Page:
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caption: FILE: Seattle police officers dressed in riot gear stand in a cloud of chemical agents and pepper spray  on the fifth day of protests following the violent police killing of George Floyd on Tuesday, June 2, 2020, at the intersection 11th and Pine Street in Seattle.
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FILE: Seattle police officers dressed in riot gear stand in a cloud of chemical agents and pepper spray on the fifth day of protests following the violent police killing of George Floyd on Tuesday, June 2, 2020, at the intersection 11th and Pine Street in Seattle.
Credit: KUOW Photo/Megan Farmer

Seattle City Council votes to cut police staffing and salaries

The Seattle City Council has passed multiple amendments that add up to major changes for the city's police department. They say they’re making these changes in response to weeks of protests against systemic racism and police brutality.

Reporter Amy Radil spoke with KUOW's Paige Browning about the council actions.

Things are starting to shift. What are the biggest changes the council approved today?

Amy Radil: The council approved a lot of provisos expressing their intention that SPD lay off dozens of officers, they want to shrink the department by about 100 officers, with hopes that Chief Carmen Best will navigate the collective bargaining process to spare the newer, more diverse recruits instead of performing layoffs in order of seniority.

The Council also voted to allocate $4 million to community groups that focus on restorative justice and violence prevention and another $10 million to help those groups “scale up.” Meanwhile, they attempted to zero out the funding for SPD’s mounted patrol and school resource officers, and to reduce funding for public affairs, harbor patrol, SWAT and other units.

It adds up to a few million dollars. But the unanimous votes were a striking message from the Council for next year’s budget as well. Seven of the nine council members had pledged to “defund SPD” by seeking a cut of 50%, in line with the demands of the groups Decriminalize Seattle and King County Equity Now.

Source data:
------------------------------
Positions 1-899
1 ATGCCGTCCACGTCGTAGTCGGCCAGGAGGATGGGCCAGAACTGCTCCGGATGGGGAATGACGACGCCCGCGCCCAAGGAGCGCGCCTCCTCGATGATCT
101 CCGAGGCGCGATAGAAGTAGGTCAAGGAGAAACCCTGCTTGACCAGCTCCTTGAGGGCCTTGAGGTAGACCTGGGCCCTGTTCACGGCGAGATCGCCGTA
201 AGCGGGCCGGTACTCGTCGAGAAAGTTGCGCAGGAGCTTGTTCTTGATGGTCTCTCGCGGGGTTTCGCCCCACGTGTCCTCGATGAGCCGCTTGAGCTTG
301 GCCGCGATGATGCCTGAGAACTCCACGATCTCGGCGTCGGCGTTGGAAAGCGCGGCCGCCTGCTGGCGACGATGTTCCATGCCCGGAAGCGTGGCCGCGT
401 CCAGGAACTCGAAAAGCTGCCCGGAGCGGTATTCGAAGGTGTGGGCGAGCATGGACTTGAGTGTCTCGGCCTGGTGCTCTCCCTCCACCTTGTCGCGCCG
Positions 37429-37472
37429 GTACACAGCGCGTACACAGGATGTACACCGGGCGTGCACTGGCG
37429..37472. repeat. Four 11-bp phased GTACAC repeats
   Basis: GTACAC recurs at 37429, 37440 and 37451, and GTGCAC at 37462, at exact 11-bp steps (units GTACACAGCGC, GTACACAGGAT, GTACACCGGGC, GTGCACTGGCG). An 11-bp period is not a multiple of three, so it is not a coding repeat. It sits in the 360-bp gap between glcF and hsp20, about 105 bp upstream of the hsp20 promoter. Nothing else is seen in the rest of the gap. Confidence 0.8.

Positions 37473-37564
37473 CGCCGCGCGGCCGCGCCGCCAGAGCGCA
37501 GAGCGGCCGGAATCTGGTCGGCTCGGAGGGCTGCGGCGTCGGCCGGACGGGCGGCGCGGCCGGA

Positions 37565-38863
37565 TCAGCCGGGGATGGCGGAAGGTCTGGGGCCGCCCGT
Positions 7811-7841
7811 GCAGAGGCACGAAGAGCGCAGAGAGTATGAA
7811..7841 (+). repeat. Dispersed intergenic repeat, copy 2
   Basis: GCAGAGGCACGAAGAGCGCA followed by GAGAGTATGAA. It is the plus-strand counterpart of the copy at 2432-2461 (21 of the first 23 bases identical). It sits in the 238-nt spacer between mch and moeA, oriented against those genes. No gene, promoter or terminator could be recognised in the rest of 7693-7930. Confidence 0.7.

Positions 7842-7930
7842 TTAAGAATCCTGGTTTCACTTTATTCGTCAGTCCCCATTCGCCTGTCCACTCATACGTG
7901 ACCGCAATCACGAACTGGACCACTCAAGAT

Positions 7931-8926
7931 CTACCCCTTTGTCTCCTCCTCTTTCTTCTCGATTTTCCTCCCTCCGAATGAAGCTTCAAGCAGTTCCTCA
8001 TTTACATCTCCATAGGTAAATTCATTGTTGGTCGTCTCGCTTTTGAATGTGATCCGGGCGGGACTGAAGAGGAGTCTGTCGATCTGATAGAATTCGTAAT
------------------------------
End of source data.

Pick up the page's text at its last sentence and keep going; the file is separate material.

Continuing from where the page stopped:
Two council members, Alex Pedersen and Debora Juarez, had said they needed more information. Wednesday they largely voted with their colleagues. Pedersen said he supports the goals of the protests.

“While the communications I’ve received from constituents offer a variety of views, I see common ground for rethinking and revamping what effective and equitable public safety means as we strive to achieve healthy communities,” he said.

Councilmember Teresa Mosqueda said if the meeting weren’t virtual she would have given Pedersen a standing ovation.

But how much power does the Council have to make these changes?

We’ve heard the back and forth with the chief and the mayor on this. Council members said these are "pointed recommendations" but it’s up to the chief to run the department. And she made clear yesterday she feels very sidelined by these proposals.

Councilmember Lisa Herbold said, “We all know Chief Best holds authority for how to make decisions for how and where these reductions might occur, through the process of delivering layoff notices.”

And these changes will also have to be negotiated with the Seattle Police Officers Guild, so it could take a lot of time.

It sounds like the council is trying to pare down not just the number of police officers, but how much they earn?

People may have seen Forbes article several weeks ago which showed some Seattle patrol officers earning more than $300,000 because of the overtime they accrue.

Councilmember Kshama Sawant says the Council has the authority to lower command staff salaries to the lowest salary in their "zone," and that could add up to $500,000 across the command staff including the chief.

“There are 13 executives in the police department’s command structure making between $200,000 and $300,000 per year. This is a classic example of the bloated Seattle police budget.”

So the Council enacted her proposal to lower those command staff salaries. They can’t lower the salaries of union positions without collective bargaining, but the council approved a measure calling for monthly reports on all officers that earn more than $150,000.

And what action did the council ultimately take on funding for the navigation teams?

They eliminated the Navigation Teams as they’re currently constructed, and the funding for sweeps or encampment removals. These are the teams of police and human services employees that try to direct unsheltered people to available shelter beds. They’re also in charge of removing and cleaning up encampment sites. And as Councilmember Debora Juarez tried to clarify here, this looks like it will be a pretty big transition.

“If the navigation team with the police officers there is a failed experiment I’d rather someone just say that,” she said.

A narrow majority of council members said yes, it is a failed experiment, they don’t think the police and human services employees are getting the best outcomes.

They voted 5-4 (with Councilmembers Mosqueda, Gonzalez, Morales, Sawant and Herbold in support) to fund outreach grants to nonprofits instead, and the parks department will continue to do trash pickup.

What’s next?

On Monday the Council will approve their entire “rebalancing” package – that’s all the changes they’re making to this year's budget, including to SPD, to address the funding shortfalls caused by the pandemic. And within just several weeks they and the mayor will start work on next year’s budget. Right now Councilmember Mosqueda says they have plans to cut about 40% of SPD’s funding, partly by moving some functions like the 911 call center and parking enforcement outside the department.